Accuracy rates for FBI fingerprint background checks have been estimated at 99 percent.
While a sexual assault by an Uber driver in any city make national news, the same can’t be said for a sexual assault by a local taxi driver. Few police departments collect statistics on cab-related crime to begin with. The Atlantic in March 2015 found that the police departments of five major cities—Boston, San Francisco, Chicago, New York, and Washington, D.C.—didn’t independently classify violent crimes that occurred in Uber, Lyft, and taxis. New York Police Commissioner Bill Bratton said there was an increase of stranger rapes by taxi drivers in 2015 compared to previous years, but both Uber and Lyft drivers were included in the total count. According to a document compiled by the city of Austin, in 2015 Uber drivers were allegedly involved in 13 sexual assaults and one rape. Taxi drivers were involved in five sexual assaults; and Lyft drivers, six. One sexual assault was listed as Uber or Lyft.
Experts argue that given the lack of consistent data, it’s important to focus on which entity has the safest process.
In the United States, a variety of professions, from government employees to nurses, mandate fingerprint background checks, which cross-reference a person’s fingerprints against those in local, state, and federal criminal databases. Such biometric background checks are required for taxi drivers in most major U.S. cities due to the responsibility cab drivers have for their passengers’ safety. Experts say that running a search on a person’s fingerprints, as opposed to a person’s name, ensures a person who shares the same name with a criminal won’t come up as a false positive, or a criminal who uses multiple aliases or a fake name won’t pass unnoticed. Most taxi regulators, such as those in New York City, Los Angeles, and Washington, D.C., also require federal criminal background checks that go back to when an applicant is 18 years old.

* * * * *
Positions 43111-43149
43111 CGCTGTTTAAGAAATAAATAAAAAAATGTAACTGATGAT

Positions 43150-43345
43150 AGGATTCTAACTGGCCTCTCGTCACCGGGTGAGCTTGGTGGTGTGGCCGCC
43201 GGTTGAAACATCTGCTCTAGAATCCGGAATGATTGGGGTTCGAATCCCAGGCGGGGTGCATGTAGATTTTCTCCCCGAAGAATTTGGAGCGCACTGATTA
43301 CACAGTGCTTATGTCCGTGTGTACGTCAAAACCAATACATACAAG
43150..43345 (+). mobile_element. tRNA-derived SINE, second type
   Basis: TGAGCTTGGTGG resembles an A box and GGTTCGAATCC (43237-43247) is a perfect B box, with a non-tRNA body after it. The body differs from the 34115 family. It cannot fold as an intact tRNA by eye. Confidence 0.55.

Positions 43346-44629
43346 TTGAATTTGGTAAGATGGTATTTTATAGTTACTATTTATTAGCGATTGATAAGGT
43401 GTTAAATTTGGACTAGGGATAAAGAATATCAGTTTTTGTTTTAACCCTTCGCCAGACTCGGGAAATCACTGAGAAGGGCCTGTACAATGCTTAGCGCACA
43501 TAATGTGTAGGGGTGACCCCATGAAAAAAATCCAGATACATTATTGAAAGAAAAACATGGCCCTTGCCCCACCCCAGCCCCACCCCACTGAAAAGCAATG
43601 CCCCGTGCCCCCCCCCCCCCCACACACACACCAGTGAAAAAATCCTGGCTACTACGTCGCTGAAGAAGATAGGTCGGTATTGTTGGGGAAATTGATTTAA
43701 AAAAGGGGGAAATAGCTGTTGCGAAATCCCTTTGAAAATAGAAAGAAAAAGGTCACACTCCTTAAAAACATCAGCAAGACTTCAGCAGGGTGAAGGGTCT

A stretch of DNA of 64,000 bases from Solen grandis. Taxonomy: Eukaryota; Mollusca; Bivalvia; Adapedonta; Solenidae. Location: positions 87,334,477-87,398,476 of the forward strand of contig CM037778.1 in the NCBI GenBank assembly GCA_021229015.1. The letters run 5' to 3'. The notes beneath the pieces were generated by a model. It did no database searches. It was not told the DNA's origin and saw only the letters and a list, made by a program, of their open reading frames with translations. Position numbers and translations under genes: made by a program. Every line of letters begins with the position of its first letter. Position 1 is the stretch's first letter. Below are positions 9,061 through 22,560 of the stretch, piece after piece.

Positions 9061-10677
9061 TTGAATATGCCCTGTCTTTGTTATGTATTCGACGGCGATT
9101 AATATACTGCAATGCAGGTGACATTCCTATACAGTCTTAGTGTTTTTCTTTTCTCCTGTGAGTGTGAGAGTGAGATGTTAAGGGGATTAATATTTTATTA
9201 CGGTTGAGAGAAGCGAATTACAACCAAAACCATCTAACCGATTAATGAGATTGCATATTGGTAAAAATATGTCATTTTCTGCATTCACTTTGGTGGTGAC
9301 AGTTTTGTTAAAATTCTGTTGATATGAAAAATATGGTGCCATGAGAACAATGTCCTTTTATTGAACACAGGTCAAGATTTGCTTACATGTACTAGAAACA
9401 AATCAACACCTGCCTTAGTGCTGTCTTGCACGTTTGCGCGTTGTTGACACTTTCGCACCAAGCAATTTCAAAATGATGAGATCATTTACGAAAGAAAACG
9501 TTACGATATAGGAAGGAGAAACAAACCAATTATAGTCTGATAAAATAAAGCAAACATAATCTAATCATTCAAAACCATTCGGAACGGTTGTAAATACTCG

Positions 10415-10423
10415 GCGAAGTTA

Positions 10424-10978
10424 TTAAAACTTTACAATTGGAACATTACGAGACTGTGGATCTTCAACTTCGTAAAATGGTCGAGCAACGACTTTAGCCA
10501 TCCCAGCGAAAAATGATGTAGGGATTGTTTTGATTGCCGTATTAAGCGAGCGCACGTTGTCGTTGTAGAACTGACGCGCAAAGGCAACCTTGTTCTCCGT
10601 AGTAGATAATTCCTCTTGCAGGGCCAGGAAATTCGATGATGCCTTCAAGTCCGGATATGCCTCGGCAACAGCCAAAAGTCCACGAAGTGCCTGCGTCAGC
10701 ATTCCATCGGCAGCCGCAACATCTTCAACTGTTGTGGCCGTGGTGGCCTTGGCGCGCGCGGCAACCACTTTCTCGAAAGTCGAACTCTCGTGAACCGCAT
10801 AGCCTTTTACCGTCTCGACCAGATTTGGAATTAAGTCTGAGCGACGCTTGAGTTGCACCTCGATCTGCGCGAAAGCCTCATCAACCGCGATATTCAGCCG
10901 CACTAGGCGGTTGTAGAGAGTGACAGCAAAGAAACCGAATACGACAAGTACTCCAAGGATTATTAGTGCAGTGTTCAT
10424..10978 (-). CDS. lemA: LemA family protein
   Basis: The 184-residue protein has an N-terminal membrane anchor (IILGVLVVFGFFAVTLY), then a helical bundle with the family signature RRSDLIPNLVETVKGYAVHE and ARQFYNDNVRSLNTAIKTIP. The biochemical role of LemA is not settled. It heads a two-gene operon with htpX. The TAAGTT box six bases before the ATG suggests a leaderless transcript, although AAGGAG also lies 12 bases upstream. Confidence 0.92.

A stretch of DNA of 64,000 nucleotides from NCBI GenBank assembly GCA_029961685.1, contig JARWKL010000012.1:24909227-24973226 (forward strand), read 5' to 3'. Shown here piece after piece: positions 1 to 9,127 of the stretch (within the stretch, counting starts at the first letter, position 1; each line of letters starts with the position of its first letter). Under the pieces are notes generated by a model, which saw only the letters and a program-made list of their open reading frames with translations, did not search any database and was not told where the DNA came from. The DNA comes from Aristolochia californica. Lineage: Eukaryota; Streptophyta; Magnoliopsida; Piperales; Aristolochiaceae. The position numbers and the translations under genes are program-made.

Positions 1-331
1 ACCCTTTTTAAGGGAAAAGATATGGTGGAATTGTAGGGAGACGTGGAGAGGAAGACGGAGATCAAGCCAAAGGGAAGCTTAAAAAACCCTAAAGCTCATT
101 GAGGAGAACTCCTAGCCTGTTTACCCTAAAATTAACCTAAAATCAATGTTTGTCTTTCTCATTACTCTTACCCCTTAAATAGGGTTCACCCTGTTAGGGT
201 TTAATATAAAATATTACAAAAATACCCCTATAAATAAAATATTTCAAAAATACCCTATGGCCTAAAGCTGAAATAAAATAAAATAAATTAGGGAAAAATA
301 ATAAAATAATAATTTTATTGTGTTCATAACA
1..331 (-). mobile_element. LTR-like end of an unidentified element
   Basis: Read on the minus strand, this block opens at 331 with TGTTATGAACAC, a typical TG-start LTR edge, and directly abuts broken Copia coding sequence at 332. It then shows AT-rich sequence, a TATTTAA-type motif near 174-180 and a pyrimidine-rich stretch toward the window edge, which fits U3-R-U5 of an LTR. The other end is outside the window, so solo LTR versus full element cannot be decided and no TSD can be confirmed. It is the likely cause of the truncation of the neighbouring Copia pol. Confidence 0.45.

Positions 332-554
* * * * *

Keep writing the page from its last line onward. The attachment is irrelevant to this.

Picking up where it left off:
By contrast, both Uber and Lyft use background checks conducted by private companies, which rely on an applicant’s name, social security number, motor vehicle records, and other personal information. Lyft spokeswoman Chelsea Wilson noted in an email that the company does not operate in any city that would require it to fingerprint its drivers. Likewise, Uber pointed out in a blog post that manual error and smudged or smoothed over fingerprints due to aging leads to what it says is an imperfect LiveScan fingerprint process. Fingerprints nowadays are commonly taken with LiveScan technology, which scans a person’s fingerprints, as opposed to the traditional ink-and-paper method.
Former New York City Taxicab Commissioner Matthew W. Daus said this was a “ridiculous and defective argument” on Uber’s part and pointed to the 11-plus percent error rate of Uber’s name-only check. Accuracy rates for FBI fingerprint background checks have been estimated at 99 percent.
“No process is 100 percent, but governments should strive to ensure the most accurate means available, and saying this does not make their inferior and less accurate name checks more comprehensive than biometric fingerprints through LiveScan,” said Daus.
“Uber’s private background checks cannot access the same level of criminal history that fingerprint based government-conducted criminal background checks can,” Sutton added. They simply cannot.”
The push for fingerprinting
Uber and Lyft’s vetting process for drivers is under more scrutiny than ever. Nine days prior to the most high-profile violent crime in Uber’s history, the company agreed to a $28.5 million settlement for a class-action lawsuit over its $1 “Safe Ride” fee and claims that its service was safer than a taxi cab. In April, Uber settled another $25 million lawsuit brought forth by the district attorneys of Los Angeles and San Francisco related to its background checks.
The California case, in particular, represented a pivotal victory for Sutton and the taxi industry in that the state declared that the name-only background checks Uber and Lyft ran on its drivers were inferior to fingerprint background checks.